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Patient Care Protocols (Blue Book) and EMS Update 2007 Seattle—King County.

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Presentation on theme: "Patient Care Protocols (Blue Book) and EMS Update 2007 Seattle—King County."— Presentation transcript:

1 Patient Care Protocols (Blue Book) and EMS Update 2007 Seattle—King County

2 Seattle—King County EMS Introduction Indicates a change or update from the 2005 blue book (NOT necessarily a change or update to current protocols).

3 Seattle—King County EMS Alerts & After—Care Instructions EMTs will leave alerts or after—care instructions as indicated for the following patients: High blood pressure High blood sugar Low blood sugar You must document that an alert or after— care instruction was provided and verify the patient's home phone number. Page 63

4 Seattle—King County EMS Alerts & After—Care Instructions Inclusion Page 63 Diabetic with sugar ≥ 300 Non diabetic with sugar ≥ 175 Paramedic transported patient Nursing home patients Use judgment with trauma patients Exclusion Optional

5 Seattle—King County EMS Alerts & After—Care Instructions Inclusion Page 63 Any patient with a systolic ≥ 160 mmHg or diastolic ≥ 100 mmHg Paramedic transported patient Nursing home patients Use judgment with trauma patients Exclusion Optional

6 Seattle—King County EMS Alerts & After—Care Instructions Inclusion Page 63 Diabetic on insulin who responds fully to oral glucose and who is stable enough to remain at home Paramedic or EMT transported patient Exclusion

7 Seattle—King County EMS Personal Protective Equipment (PPE) Pages 104—105 Hand washing is the most effective way to prevent transmission of infectious disease. Wash hands: After patient contact Before eating, drinking, smoking, or handling food Before and after using the bathroom After cleaning or checking equipment

8 Seattle—King County EMS PPE, continued Pages 104—105 Gloves and eye protection should be worn for every patient. Gloves Eye protection (such as glasses, face shields and goggles) Fit-tested masks (such as N95 and N100 masks) Gowns (or suits) FULL PPE for possible infectious contacts:

9 Seattle—King County EMS PPE, continued Pages 104—105 Put on PPE before entering the patient area. The sequence for donning PPE is MEGG: 1.Mask 2.Eye protection 3.Gown 4.Gloves Mask patient if possible.

10 Seattle—King County EMS PPE, continued Pages 104—105 The sequence for doffing PPE is: 1.Gloves 2.Gown—hand washing min 20 sec. 3.Eye protection 4.Mask—hand washing min 20 sec. Handle equipment as contaminated waste. Decontaminate eye protection.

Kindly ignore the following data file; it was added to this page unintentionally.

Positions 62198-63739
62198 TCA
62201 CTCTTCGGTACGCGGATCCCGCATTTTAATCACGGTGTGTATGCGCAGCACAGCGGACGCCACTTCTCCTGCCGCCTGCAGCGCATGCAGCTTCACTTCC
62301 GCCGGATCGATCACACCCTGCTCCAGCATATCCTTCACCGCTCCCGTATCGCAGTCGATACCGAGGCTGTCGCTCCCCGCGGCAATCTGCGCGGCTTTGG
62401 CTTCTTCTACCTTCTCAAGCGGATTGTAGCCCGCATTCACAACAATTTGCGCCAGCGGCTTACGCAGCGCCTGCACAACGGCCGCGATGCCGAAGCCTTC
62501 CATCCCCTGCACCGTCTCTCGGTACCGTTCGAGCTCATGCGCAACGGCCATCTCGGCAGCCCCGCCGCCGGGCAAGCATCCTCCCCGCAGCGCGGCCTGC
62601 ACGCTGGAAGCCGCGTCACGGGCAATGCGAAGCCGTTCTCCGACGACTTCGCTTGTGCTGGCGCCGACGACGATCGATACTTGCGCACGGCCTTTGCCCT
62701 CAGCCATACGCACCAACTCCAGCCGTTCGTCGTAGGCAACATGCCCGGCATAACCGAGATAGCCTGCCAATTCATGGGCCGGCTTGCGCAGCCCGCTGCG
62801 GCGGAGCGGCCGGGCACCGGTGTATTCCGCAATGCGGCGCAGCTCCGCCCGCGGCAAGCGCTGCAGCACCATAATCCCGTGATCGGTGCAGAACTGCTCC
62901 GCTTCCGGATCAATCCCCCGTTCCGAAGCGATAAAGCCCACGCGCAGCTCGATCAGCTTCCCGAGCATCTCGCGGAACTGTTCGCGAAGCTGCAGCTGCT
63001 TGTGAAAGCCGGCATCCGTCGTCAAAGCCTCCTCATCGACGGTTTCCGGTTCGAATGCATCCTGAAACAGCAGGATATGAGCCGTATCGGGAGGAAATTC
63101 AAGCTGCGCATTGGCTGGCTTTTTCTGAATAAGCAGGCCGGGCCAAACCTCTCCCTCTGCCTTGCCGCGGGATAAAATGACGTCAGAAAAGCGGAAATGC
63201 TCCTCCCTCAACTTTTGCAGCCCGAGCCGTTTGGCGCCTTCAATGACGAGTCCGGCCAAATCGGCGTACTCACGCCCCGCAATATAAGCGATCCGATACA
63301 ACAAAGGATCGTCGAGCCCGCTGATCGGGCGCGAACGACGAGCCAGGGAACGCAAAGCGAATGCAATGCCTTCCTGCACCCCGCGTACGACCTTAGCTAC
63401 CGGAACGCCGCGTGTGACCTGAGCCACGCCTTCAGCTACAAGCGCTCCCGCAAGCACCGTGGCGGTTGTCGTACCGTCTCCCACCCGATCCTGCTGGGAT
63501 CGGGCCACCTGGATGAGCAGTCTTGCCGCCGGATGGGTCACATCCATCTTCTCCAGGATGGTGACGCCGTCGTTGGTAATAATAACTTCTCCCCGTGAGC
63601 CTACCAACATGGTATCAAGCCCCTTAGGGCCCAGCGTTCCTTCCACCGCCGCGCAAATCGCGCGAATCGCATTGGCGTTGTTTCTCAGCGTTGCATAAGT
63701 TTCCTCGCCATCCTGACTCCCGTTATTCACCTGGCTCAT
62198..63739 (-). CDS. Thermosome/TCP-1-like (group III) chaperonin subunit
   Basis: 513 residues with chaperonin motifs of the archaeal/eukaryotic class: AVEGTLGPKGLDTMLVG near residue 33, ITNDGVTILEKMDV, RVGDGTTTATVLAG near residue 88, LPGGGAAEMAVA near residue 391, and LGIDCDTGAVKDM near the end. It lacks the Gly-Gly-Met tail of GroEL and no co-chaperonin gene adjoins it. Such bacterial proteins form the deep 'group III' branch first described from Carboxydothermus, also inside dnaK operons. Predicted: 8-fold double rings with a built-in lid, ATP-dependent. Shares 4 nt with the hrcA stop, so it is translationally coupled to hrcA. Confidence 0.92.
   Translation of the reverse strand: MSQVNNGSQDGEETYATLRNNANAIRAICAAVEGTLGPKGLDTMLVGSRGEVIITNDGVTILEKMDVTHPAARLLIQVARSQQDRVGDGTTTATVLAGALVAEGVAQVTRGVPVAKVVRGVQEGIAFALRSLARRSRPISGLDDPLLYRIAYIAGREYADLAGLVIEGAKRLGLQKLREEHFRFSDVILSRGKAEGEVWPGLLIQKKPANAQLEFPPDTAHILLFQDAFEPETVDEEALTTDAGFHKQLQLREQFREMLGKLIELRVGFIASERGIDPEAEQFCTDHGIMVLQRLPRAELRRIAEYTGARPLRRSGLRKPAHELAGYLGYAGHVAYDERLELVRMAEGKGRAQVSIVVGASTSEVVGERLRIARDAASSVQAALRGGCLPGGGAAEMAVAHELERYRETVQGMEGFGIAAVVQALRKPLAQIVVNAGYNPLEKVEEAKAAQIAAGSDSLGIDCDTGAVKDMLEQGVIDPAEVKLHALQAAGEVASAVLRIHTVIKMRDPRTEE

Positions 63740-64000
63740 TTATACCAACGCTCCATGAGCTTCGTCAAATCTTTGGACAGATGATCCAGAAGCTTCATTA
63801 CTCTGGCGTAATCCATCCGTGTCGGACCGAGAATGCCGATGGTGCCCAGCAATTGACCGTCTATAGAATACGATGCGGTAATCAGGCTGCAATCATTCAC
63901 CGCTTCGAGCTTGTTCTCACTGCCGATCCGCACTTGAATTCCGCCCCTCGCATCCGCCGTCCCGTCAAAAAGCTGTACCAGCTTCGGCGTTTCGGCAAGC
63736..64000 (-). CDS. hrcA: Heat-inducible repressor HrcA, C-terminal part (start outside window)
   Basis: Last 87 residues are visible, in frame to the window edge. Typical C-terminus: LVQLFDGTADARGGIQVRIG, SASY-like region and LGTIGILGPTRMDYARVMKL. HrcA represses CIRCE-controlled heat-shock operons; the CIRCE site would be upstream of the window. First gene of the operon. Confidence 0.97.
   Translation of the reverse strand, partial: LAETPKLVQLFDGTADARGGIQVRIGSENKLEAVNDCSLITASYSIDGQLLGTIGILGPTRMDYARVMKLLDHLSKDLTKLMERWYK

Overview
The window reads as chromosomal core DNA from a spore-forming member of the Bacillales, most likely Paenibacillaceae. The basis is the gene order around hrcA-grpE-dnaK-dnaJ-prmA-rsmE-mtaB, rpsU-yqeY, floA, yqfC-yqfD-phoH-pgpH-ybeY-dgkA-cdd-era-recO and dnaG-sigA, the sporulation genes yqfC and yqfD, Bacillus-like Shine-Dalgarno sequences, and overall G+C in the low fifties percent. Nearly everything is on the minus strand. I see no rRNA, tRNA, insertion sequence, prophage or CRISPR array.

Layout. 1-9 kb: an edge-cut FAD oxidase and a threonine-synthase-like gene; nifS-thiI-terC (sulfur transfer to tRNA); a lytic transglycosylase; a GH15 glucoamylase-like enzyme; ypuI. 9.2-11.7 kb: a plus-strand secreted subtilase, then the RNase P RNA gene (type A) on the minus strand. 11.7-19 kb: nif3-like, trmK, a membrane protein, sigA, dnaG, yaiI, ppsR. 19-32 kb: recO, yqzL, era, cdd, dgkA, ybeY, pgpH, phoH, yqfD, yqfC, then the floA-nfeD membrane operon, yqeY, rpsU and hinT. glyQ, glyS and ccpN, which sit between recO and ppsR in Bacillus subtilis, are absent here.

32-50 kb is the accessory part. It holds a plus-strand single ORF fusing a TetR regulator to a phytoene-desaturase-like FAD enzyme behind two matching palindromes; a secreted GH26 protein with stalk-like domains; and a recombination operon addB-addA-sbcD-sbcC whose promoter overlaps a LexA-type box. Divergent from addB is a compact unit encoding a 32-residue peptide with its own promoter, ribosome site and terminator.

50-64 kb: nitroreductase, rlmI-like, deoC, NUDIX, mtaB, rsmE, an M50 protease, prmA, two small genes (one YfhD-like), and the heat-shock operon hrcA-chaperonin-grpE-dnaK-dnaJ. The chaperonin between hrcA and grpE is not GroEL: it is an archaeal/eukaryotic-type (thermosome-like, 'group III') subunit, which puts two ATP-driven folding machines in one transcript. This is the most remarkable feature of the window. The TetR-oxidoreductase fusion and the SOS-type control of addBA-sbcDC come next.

11 Seattle—King County EMS PPE, continued Pages 104—105 Febrile Respiratory Illness Dispatchers will notify units of infectious symptoms or locations. Dispatch info or fever w/ cough or illness or possible infectious disease Full PPE required. Limit patient contacts. Full PPE required. Limit patient contacts.

12 Seattle—King County EMS PPE, continued Pages 104—105 After patient contact: Remove PPE –- (approved sequence). Dispose of PPE as contaminated waste. On-scene decontamination: eye protection & equipment w/ germicidal cleaner. Hospital decontamination: eye protection, equipment and apparatus.

13 Seattle—King County EMS PPE, continued Pages 104—105 At station: Decontaminate affected equipment & contacts (kits, BP/steth, radios, clipboards, etc.). Wash hands before leaving apparatus floor.

14 Seattle—King County EMS Taser Dart Removal and Care See pages of the Blue Book (PCP) for a detailed description of Taser darts, Taser removal, EMS care and transport policies for all patients. Pages 126—127

15 Seattle—King County EMS All EMTs are now encouraged to incorporate the SICK/NOT SICK approach into patient assessment PCP provides a brief overview of SICK/NOT SICK Sick/Not Sick Pages 10—17

16 Seattle—King County EMS ALS Indicators PCP now has a two-page summary of all ALS Indicators — conditions that require a medic response Specific ALS indicators for some conditions have been changed and are listed under each condition below Pages 59-60

17 Seattle—King County EMS Cardiac Arrest For initial analyis After delivering one shock, immediately begin 2 minutes of CPR If no shock indicated, immediately begin 2 minutes of CPR After 2 minutes of CPR, reanalyze the rhythm If a shock is indicated, immediately deliver a single shock If no shock is indicated, immediately check pulse. If no pulse, then begin 2 minutes of CPR Pages 22—23

18 Seattle—King County EMS Anaphylaxis BLS Care Page 9 Any patient who receives an EpiPen (pre– or post—EMS arrival) should be transported and evaluated in a hospital. Mode of transport depends on clinical symptoms and findings. Any patient who receives an EpiPen (pre– or post—EMS arrival) should be transported and evaluated in a hospital. Mode of transport depends on clinical symptoms and findings.

19 Seattle—King County EMS Page 75 Epinephrine (EpiPen) EMTS may deliver epinephrine via an EpiPen injector for ANY case of suspected anaphylaxis (respiratory distress and/or hypotension must be present.

20 Seattle—King County EMS Page 75 EpiPen, continued Seattle EMTs Patient (any age) has a history of same and a prescription for epinephrine Patient is less than 18 years of age with no prescription but permission is obtained from parent or legal guardian. This may be written or oral.

21 Seattle—King County EMS King County EMTs There are no requirements for: Page 75 EpiPen, continued Age Having a prescription Written/oral permission (beyond standard consent)

22 Seattle—King County EMS Dosages Page 75 EpiPen, continued Adults and children over 30 kg or 66 lbs: EpiPen (0.3 mg) Child under 30 kg or 66 lbs.: EpiPen, Jr. (0.15 mg)

23 Seattle—King County EMS Blood glucometry is within EMT scope of practice EMTs must complete initial training in glucometry before applying this skill (see EMS Online) Optional protocol for individual EMS agencies Glucometry Pages 26—27

24 Seattle—King County EMS Pulse oximetry is within the scope of practice for EMTs EMTs must have initial training in pulse oximetry before applying this skill (see EMS Online) Optional to EMS agencies Pages 28—29 Pulse Oximetry